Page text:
Of course there is the option of staying overnight and doing an evening and morning game drive. 

See itinerary details Cape Town – Day Game Safari

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My South African Top Ten

Hoerikwaggo Trail, Table Mountain National Park

Three days and nights hiking from Table Mountain, through the national park and culminating on Noordhoek Beach. We covered more than 60km and stayed in tented accommodation along the way, hiring the services of Frank Dwyer of Slackpacker SA (www.slackpackersa.co.za) to have a cold beer in the fridge and some meat on the braai for when we arrived. The trail is built on an ancient Khoi path and, when completed later this year, you’ll be able to hike from the Point right into Cape Town – a five night, six day hike of more than 100km.

Orangekloof Camp

Noordhoek Beach

Slangkop Tented Camp

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Safety Guidelines for Hikers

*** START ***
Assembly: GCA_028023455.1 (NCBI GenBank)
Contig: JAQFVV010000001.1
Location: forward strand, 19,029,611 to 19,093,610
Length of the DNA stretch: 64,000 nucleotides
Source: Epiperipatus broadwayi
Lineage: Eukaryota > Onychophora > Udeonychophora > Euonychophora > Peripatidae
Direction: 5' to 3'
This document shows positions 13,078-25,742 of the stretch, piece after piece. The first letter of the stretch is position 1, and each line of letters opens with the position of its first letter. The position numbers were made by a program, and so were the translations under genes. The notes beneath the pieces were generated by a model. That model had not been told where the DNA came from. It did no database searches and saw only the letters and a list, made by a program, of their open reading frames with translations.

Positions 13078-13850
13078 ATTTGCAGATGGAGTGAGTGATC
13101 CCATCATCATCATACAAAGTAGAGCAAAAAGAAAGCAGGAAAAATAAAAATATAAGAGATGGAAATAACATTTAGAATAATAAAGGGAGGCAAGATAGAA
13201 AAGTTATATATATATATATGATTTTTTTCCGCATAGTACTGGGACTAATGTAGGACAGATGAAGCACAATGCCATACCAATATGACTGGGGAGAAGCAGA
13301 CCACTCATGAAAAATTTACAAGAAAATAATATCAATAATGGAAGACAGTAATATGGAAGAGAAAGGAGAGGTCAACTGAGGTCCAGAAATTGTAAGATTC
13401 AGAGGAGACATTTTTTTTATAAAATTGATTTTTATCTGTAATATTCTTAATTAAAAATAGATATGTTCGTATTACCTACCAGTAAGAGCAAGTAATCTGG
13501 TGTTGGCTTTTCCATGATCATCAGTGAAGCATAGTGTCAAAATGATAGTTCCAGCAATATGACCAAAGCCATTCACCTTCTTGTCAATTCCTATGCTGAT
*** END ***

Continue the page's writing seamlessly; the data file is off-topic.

1. Never hike alone. A minimum of four is essential.
  2. Choose your route according to your ability and fitness and that of the group, of the group.
  3. If you don’t know the route go with somebody who genuinely knows the way, join a hiking club or find a professional guide.
  4. Take enough food and more than enough water for the route you are too follow, plus a bit extra for emergencies. (Minimum of 2 lt).
  5. Tell someone exactly where you are going and stick to this plan.
  6. Ensure that at least one member of the group has a fully charged cell phone with emergency numbers for the area saved on it, also the number of a friend or family member who knows where you are going.
  7. Always go prepared for bad weather – windcheaters, cold weather clothing and rain gear (it can get cold on top of the mountain in the middle of summer).